It's estimated about 60-80% of people use the internet to search for health information. However, among all the great sites on the web are some not-so-great ones and a large amount of unregulated information.
Significant issues with quality, accuracy and completeness of information are common complaints.
We've recommended some sites and apps for for your mobile device that are well-regarded by health and medical experts, and they're a good starting point.
However, if you want to look further afield, there are some basic questions for identifying reliable health information so you can tell the good from the bad.
For more information about medical conditions, see our General health section.
Who is responsible?
Find out who is providing the content and evaluate their authority to do so. The "About Us" page on most sites should provide this sort of information.
Find out whether it’s a government body (such as the Department of Health), professional organisation (such as the Royal Australian and New Zealand College of Psychiatrists), not-for-profit institution (such as the Heart Foundation), university, commercial organisation, individual health professional or just an enthusiastic lay person.
Government bodies, medical professionals' associations, relevant institutions and universities may be more reliable options because they have higher levels of accountability.
Are they contactable?
Can you contact the organisation or the webmaster? Ideally a physical address and phone number will be listed, or at least email addresses. Be wary if the site provides no contact information or if you can't easily find out who runs the site.
How recent is the information?
Health and medical information is constantly being revised and updated as new research adds to current knowledge and understanding, so it's important to check information is recent and up-to-date.
Look for clues about when the information was posted or updated. This could be a date saying when the text was created, posted or updated. If there's no date, try some of the links – if they're broken the page might be quite old.
Are they qualified to give advice?
The"About Us" page can tell you whether there's an editorial board or committee with appropriate credentials, ideally qualifications and expertise in the specific area of health and medicine topic/s featured on the site.
It’s not uncommon for the work of apparently reputable people – doctors, professors and so on – to feature on health information websites. But that doesn't necessarily mean they're qualified to advise on the topic at hand.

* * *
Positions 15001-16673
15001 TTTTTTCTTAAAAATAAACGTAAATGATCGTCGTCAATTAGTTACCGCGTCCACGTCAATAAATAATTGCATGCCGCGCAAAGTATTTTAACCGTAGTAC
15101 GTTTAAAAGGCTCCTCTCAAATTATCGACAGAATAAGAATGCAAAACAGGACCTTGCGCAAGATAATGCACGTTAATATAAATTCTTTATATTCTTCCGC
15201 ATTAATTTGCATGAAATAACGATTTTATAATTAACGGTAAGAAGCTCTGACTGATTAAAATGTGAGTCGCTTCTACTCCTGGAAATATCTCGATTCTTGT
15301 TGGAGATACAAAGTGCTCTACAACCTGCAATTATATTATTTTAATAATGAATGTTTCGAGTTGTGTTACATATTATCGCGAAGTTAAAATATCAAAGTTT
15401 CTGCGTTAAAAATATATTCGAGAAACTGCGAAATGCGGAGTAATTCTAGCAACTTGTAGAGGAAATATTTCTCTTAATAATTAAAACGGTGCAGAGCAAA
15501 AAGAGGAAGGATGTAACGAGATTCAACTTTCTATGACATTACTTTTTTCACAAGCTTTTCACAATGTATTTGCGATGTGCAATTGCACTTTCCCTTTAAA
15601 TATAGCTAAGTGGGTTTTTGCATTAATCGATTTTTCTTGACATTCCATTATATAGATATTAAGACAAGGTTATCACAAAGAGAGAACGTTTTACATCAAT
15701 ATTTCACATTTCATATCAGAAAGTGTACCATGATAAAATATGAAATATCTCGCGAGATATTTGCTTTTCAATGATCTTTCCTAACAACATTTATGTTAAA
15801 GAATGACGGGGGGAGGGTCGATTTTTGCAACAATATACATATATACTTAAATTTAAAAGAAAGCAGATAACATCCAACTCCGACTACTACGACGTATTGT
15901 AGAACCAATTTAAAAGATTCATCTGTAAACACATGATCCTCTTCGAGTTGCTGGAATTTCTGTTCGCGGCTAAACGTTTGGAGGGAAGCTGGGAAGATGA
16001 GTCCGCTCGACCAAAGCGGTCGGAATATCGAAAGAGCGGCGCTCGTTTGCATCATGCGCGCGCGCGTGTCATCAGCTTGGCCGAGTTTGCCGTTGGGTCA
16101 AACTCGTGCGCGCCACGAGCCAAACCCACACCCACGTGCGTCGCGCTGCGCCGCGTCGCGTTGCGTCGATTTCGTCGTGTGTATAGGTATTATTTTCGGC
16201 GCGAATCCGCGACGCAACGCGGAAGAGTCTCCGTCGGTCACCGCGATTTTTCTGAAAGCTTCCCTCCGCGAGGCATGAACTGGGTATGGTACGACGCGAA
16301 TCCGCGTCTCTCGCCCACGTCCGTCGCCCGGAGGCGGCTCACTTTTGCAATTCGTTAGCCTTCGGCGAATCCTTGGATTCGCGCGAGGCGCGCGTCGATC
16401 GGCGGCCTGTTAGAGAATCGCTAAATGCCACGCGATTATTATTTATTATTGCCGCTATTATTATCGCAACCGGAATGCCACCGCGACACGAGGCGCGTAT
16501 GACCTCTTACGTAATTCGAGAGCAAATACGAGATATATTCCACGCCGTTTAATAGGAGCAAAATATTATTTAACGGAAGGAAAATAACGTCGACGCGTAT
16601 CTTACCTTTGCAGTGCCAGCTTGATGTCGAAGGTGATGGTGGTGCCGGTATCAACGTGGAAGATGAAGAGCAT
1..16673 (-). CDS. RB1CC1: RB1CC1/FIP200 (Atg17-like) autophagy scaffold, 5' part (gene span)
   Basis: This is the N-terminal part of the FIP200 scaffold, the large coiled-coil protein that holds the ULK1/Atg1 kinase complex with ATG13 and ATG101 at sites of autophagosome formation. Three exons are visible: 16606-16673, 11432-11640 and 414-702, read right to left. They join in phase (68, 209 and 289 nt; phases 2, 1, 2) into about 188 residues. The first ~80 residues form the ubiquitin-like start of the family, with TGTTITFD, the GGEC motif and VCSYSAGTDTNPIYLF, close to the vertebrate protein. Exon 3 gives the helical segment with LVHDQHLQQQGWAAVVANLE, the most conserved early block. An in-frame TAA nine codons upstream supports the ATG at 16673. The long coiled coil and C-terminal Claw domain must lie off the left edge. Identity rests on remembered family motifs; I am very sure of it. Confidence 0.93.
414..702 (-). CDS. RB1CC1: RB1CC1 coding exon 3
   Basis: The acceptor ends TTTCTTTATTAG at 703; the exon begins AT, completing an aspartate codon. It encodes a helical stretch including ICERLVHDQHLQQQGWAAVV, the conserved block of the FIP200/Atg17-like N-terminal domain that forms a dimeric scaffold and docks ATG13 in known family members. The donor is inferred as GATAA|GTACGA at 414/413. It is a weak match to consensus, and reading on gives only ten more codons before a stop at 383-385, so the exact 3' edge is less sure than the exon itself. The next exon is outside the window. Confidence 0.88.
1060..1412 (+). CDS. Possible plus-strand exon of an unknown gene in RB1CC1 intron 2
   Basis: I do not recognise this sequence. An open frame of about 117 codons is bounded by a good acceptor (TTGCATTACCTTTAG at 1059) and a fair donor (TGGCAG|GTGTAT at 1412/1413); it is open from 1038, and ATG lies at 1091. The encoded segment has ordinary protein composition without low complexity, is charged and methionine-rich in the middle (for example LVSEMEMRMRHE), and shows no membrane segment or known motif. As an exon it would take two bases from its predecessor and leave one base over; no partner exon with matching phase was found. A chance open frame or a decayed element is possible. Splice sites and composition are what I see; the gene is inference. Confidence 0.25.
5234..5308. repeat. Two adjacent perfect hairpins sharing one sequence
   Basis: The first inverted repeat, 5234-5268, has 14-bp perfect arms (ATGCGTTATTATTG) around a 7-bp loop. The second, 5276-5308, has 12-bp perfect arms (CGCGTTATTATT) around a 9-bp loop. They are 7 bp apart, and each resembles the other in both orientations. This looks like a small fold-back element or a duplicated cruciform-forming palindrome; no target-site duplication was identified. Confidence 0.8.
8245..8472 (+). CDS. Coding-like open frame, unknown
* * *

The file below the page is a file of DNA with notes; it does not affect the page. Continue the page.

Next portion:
For example, information on vitamin C and its purported benefits for preventing colds and curing cancer is often linked with the work of “Nobel laureate Linus Pauling”. However, Pauling’s two Nobel Prizes had nothing to do with vitamin C, colds or cancer.
Similarly, someone with a PhD can use the title "Dr", but if their PhD is in English literature, they're not a medical doctor qualified to advise on managing atherosclerosis.
Online forums can provide a useful support network of people with similar medical conditions or concerns, and contributors or moderators shouldn't be expected to have formal qualifications.
However, valuable as such forums are for comfort and support, they can be a source of rumours, myths, misleading information and quackery, so double-check advice for treatments and management.
Is the information reliable?
Be clear about whether the information is fact or opinion. If fact, are sources noted or acknowledged? Are these sources reputable ones such as government statistics, World Health Organization data or papers published in peer-reviewed medical journals?
Claims such as “ground-breaking research has found...” should be accompanied by a reference to research groups, study leaders or a paper published in a peer-reviewed journal so you can verify the findings. If the information appears to be opinion rather than fact, is the writer qualified to give it?
Who's funding the site?
Check to see if the site is funded by government agencies, charities or foundations, donations, a business or commercial advertising. Ads should be clearly defined. It's not uncommon for drug manufacturers to produce websites about conditions related to the medications they sell, and promoting the medication itself. That's not a bad thing, but it's worth seeking out information about the condition and treatment options from other sources as well.
What about complementary and alternative medicines?
Companies producing marketing and advertising information about pharmaceutical medicines are subject to rules and regulations about what can and can't be said, and there are industry and regulatory bodies that hold them to account – at least to some extent.
Because complementary and alternative medicines and therapies aren’t regulated as tightly as conventional pharmaceuticals, some companies and practitioners promoting their use tend to overstate the benefits and downplay risks and uncertainties.
This is particularly so online, where anyone anywhere in the world can say just about anything they wish extolling the virtues of their products and services with little fear of retribution.
There are several warning signs to watch for – and these apply to all health and medicine sites – such as claims that one remedy will cure a variety of illnesses, that it’s a “medical breakthrough” or that it contains a “secret ingredient". Relying on testimonials as “evidence” and vague references to unsourced “clinical research” are other warning signs.
As always, check whether the site is trying to sell you something.